To me, this poses an interesting question;
What is a dark pattern?
Are they something that 'tricks the user'? encourages them to act against their own interest?
or are they something that happens in the shadows of the subconscious? Perhaps some encourage the user to act in their interest. Just subconsciously.
I feel this might be too broad as many psychological effects are not consciously observed by the general user. So let's assume it means a pattern encouraging behaviour not in the user's best interest.
Then there is a further question:
What if you are encouraging something that is against the original wishes of a user but in their interest? (some might debate this concept itself but I'll leave that alone for now).
Ethics is philosphy....
...Therefore debate is it's oxygen.
Ethics is something that has been debated for thousands of years. Being a branch of philosophy it is inherently changing and hazy in some areas. For example a stream of ethics - Consequentialism - hold that the consequences is the basis of moral judgement. This could lend support to the question above. What if, despite being against the wishes of the user, the final outcome was in their interest. Is this ethical?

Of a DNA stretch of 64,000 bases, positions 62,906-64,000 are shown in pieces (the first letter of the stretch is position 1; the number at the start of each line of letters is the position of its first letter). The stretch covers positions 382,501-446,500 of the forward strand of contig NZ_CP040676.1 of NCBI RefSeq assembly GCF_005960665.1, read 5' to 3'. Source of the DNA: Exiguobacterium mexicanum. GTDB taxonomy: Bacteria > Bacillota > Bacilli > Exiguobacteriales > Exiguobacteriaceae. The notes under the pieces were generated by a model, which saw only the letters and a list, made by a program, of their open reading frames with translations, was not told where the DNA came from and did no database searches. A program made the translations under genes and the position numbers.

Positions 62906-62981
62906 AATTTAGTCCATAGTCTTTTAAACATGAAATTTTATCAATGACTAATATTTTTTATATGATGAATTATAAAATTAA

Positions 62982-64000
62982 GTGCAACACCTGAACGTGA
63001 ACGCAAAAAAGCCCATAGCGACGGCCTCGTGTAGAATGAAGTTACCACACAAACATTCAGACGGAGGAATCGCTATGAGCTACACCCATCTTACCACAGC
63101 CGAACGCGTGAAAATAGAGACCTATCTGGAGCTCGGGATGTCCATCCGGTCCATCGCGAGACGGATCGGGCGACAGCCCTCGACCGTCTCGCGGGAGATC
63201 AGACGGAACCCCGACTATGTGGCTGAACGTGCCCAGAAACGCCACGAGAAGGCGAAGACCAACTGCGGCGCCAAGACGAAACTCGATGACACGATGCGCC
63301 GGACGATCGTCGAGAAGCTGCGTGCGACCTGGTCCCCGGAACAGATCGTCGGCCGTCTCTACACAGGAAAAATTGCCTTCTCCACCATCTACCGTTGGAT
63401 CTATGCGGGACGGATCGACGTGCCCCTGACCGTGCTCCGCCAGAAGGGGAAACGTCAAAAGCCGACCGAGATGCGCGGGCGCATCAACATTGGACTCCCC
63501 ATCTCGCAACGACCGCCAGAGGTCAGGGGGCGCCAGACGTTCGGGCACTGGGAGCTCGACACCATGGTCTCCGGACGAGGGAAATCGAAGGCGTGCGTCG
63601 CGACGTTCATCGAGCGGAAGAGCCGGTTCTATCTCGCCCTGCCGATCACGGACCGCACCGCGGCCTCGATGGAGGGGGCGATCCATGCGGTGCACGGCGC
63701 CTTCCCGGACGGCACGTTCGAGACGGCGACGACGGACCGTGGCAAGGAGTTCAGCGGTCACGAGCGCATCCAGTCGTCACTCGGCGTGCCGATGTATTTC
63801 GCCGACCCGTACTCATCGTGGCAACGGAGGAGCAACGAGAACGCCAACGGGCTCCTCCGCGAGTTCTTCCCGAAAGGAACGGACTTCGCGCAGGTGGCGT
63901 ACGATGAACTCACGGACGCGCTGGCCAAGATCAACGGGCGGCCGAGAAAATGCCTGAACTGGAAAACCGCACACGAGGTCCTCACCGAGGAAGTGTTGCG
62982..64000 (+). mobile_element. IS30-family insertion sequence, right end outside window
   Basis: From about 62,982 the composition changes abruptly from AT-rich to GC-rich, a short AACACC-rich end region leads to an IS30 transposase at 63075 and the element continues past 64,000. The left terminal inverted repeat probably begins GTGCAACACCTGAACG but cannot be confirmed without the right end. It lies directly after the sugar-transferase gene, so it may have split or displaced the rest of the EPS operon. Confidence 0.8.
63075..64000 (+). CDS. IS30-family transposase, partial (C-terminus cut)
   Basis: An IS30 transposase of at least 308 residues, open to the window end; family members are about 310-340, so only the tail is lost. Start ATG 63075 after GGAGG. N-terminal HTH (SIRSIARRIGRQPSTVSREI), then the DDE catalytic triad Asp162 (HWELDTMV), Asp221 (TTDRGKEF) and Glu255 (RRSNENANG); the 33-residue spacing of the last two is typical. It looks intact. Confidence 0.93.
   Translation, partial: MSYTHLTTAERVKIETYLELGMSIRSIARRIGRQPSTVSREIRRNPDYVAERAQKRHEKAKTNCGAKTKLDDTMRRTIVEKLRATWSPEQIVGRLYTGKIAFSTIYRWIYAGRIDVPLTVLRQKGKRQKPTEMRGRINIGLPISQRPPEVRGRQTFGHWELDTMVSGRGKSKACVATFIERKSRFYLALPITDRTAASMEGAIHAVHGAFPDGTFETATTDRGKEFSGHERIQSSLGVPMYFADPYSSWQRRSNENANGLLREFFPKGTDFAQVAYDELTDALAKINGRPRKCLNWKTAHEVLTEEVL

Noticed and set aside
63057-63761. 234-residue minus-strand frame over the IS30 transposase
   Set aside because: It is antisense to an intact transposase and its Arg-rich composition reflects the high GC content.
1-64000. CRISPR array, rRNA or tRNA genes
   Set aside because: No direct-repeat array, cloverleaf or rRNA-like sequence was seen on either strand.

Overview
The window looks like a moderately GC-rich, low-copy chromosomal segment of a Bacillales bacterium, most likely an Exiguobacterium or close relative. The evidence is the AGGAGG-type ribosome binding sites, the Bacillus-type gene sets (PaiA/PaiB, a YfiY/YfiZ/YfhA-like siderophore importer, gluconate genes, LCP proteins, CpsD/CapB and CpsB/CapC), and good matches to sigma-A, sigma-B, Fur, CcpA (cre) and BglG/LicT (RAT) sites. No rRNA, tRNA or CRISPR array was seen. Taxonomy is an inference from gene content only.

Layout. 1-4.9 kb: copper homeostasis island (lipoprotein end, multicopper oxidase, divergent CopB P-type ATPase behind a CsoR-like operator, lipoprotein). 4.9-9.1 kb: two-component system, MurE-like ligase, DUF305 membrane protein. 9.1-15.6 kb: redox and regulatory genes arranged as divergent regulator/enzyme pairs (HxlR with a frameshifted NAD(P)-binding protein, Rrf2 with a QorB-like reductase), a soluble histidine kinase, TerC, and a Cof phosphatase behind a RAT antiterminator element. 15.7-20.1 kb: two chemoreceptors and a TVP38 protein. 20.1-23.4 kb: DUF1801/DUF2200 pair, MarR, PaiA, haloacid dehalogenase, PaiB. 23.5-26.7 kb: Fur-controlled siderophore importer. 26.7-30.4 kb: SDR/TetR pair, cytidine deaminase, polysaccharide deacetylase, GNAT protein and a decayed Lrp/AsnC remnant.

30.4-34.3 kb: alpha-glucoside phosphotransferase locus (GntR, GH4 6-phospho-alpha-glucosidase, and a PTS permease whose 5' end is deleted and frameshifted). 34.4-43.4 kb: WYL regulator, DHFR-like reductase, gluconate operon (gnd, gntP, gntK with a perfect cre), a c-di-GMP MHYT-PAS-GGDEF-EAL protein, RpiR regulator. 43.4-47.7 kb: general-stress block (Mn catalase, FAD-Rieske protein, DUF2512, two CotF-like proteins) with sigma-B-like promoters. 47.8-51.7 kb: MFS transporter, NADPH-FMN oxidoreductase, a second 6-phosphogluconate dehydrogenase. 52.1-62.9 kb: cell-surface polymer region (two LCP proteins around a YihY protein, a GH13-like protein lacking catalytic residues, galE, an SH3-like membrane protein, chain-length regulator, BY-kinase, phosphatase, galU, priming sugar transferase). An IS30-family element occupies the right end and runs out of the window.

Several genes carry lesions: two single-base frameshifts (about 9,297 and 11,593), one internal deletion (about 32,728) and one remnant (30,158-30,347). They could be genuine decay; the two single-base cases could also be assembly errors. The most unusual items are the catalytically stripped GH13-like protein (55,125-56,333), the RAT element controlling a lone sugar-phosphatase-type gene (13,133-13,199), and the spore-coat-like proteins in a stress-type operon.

Other streams claim that contentment or happiness should be the measure. But is that over a short term (where a decision might feel right) or long term (where it might prove to be wrong)? Not to mention the social aspect where you could consider the ethics of when the pleasure of one impacts on another. Pursuit of profit may fall in this category too.
Another stream states that moral judgement should be based on telling the truth (deontology). This might seem clearer. However, what is truth? If we revealed all the mechanisms and facets at play it would inherently increase complexity. Ironically being more unfair to users. How many times do you make judgements for the user? Telling the truth through a lens.
The line is not only grey. It is broad and changing. This is where 'truth', debate or exposure can allow a person or society to decide whether they are willing to accept the practice. One essence of culture is how we frame and react to these situations. (A whole different topic I will skip right now). Personally I consider some dark patterns to be clever, some I'm uncomfortable with and some make me outright mad (hello RyanAir and Fox News...).
Perhaps the aspect that provides the best summary is this quote from Immanual Kant:
Nothing in the world—indeed nothing even beyond the world—can possibly be conceived which could be called good without qualification except a good will.
Therefore you may act within presently defined laws, but without a basis of good will it may not be ethical.
On a personal note, I believe that if a business acts with good will. Holding that long-term goal over short term gains, they will be more successful. There is some strong evidence for this. (Plus, I want it to be so :) )